Private companies such as Reliance Power Ltd, Adani Power Ltd and GMR and state-run NTPC Ltd, have also asked for an extension to a December deadline to meet the new pollution standards.
Indian power companies are seeking billions of dollars of federal funding to retrofit coal-fired plants to cut emissions, saying hefty tariff increases would otherwise be needed to pay for the technology, according to internal documents. Private companies such as Reliance Power Ltd, Adani Power Ltd and GMR and state-run NTPC Ltd, have also asked for an extension to a December deadline to meet the new pollution standards. The government, which has been pushing a clean energy campaign hard, has given no indication it would be willing to fork out the money for the new technology, which the private companies estimate to cost as much as $38 billion, potentially setting up a confrontation with the industry. Thermal power companies account for 80 percent of all industrial emissions of particulate matter, sulphur and nitrous oxides in India, and their slowness in complying with new standards shows the difficulties India faces in cleaning up its air, among the most polluted in the world.
The power producers, who account for the second-biggest portion of India’s $150 billion in bad loans after the steel industry, have sought access to the more than $4 billion National Clean Energy Fund to help install cleaner technology, according to letters to the government reviewed by Reuters. The upgrades are needed to meet stringent rules set out by the environment ministry in 2015 to cut emissions that cause lung diseases, acid rain and smog. Top producer NTPC said in a letter dated Feb. 26, 2016, that it needed about $8 billion to upgrade equipment at its 28 coal-fired plants across the country to comply with the rules. Installing the new technology would raise the cost of production and lead to an increase in tariffs ranging from about 0.50 Indian rupees ($0.0078) to 1.25 rupees ($0.0195) per unit, the Association of Power Producers, which is lobbying for the private firms, said in a letter to the government.
The average power tariff in India is around 5 rupees per unit. “This increase in the cost of power would have severe impact on the finances of the distribution utilities and collateral impact on the lenders,” the association warned, referring to companies that buy power from producers and distribute it to industrial and domestic consumers. One producer, Talwandi Sabo Power Limited (TSPL), a unit of the Vedanta Group, told Reuters it had petitioned the regulator in the northern state of Punjab to pass on the costs of the equipment installation to the power purchaser, Punjab State Power Corporation. Adani Power said it would implement emission-cutting equipment in accordance with schedule finalised by the government. All the other companies did not respond to Reuters questions. Increasing power tariffs would reverse gains made by Prime Minister Narendra Modi’s government to reduce costs and spur economic growth, one of the achievements it has touted in its three years in power. A source familiar with the discussions said there was no precedent for such federal funding for power firms. “Even if funding were to be given, it is difficult to decide how we allocate such funds,” the source said.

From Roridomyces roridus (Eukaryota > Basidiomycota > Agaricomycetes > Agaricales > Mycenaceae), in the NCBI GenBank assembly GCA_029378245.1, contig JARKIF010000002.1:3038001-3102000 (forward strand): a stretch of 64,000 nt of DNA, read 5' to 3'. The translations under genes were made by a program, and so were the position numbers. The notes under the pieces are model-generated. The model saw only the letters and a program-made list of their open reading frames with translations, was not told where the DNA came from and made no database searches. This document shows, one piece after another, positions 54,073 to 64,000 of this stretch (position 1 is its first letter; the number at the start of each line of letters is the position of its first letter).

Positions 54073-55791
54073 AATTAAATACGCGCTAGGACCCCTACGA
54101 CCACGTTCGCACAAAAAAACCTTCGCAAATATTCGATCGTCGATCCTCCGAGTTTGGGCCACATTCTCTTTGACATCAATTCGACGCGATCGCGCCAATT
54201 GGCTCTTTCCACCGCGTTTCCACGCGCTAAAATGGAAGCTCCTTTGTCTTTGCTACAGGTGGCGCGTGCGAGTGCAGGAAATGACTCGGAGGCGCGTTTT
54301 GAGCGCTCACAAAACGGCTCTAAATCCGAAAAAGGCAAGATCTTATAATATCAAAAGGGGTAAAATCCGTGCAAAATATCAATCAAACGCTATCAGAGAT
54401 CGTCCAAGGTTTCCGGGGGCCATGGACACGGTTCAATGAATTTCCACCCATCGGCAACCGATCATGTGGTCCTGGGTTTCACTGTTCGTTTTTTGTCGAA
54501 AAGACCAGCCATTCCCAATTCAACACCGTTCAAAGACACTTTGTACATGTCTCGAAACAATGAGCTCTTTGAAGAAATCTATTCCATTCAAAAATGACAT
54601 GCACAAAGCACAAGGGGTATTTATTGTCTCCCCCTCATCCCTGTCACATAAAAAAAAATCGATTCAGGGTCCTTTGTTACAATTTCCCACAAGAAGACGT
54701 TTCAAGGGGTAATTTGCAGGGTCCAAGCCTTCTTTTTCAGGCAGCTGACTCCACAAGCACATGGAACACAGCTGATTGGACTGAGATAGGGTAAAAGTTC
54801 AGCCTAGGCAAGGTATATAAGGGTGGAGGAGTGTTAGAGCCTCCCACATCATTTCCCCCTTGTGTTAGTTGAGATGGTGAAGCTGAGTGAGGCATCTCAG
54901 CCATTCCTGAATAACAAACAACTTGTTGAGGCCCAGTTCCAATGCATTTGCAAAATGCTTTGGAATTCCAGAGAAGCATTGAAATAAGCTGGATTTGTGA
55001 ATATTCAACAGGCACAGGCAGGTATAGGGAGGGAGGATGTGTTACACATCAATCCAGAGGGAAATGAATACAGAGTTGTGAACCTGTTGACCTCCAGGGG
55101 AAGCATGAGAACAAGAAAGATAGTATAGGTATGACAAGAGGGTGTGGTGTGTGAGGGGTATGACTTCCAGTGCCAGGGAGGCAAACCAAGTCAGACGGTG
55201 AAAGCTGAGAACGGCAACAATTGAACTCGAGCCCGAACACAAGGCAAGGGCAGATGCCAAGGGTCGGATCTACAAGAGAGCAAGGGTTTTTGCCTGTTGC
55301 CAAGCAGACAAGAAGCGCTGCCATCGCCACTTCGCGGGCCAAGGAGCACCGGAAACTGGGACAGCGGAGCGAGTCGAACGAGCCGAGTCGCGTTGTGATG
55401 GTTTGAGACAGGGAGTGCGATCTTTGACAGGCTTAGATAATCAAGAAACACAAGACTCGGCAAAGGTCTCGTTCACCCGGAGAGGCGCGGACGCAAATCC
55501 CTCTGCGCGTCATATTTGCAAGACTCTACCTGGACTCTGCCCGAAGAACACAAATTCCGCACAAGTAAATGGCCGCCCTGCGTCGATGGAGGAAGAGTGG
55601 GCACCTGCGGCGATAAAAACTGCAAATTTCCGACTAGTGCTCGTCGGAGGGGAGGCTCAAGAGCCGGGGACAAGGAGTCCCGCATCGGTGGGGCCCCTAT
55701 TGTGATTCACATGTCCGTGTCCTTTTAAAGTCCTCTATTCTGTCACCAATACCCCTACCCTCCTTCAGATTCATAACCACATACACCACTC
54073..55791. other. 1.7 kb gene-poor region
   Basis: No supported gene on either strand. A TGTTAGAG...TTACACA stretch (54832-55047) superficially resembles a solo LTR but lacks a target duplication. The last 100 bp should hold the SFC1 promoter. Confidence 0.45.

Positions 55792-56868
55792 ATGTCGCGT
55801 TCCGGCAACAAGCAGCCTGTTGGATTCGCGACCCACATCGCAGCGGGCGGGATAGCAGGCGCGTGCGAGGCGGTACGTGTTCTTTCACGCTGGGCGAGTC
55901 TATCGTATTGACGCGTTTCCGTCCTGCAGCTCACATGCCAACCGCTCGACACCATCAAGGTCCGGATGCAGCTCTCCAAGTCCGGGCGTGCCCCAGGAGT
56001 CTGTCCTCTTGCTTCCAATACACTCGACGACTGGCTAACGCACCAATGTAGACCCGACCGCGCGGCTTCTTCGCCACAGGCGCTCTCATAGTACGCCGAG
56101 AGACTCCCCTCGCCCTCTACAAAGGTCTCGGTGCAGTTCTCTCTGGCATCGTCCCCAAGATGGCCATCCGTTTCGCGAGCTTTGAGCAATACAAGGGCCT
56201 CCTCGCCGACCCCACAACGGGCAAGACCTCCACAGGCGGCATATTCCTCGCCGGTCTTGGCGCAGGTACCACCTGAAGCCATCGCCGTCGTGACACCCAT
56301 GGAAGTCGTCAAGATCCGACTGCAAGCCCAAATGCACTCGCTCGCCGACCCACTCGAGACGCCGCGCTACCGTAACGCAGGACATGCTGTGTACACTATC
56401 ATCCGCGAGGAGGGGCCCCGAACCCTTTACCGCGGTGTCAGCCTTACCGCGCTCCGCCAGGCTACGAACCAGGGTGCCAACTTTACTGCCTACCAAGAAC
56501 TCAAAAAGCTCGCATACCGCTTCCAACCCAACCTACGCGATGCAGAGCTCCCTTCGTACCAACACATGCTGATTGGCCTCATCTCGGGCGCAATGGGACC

Around 78 percent of generated power in India comes from coal-fired plants, making it one of the biggest users of the dirty but cheap fuel globally. Coal-burning plants also contribute to deadly particulate matter in the atmosphere that cause lung diseases. While federal funding seems unlikely, the government could be more willing to consider an extension of the deadline for compliance with the regulations, officials say. “We have referred to the ministry of environment pointing out the difficulties. It has been explained how much it will take to comply, including the technology issues,” Anil Kumar Bhalla, the top official at the power ministry, told Reuters. Most power plants have yet to meet the new emission guidelines, the Central Electricity Authority said in May, suggesting the environment ministry extend the deadline on sulphur dioxide emissions standards by as many as six years.
NTPC, in particular, is worried that if it fails to meet the deadline, it would affect its prospects to raise international funds because they are tied to meeting environmental standards. “Even in the existing loans which we are having, in case of non-compliance of environment norms, NTPC will be declared a defaulter which may have serious repercussions for the company,” it said in a letter to the environment ministry, making the case for an extension. The environment ministry said no formal discussions had taken place about reviewing the December deadline. But officials acknowledged it did not expect all the power producers to be compliant with the new standards. “If you are asking if everybody will become compliant in December 2017, it doesn’t happen that way,” said a top environment ministry official who did not want to be identified.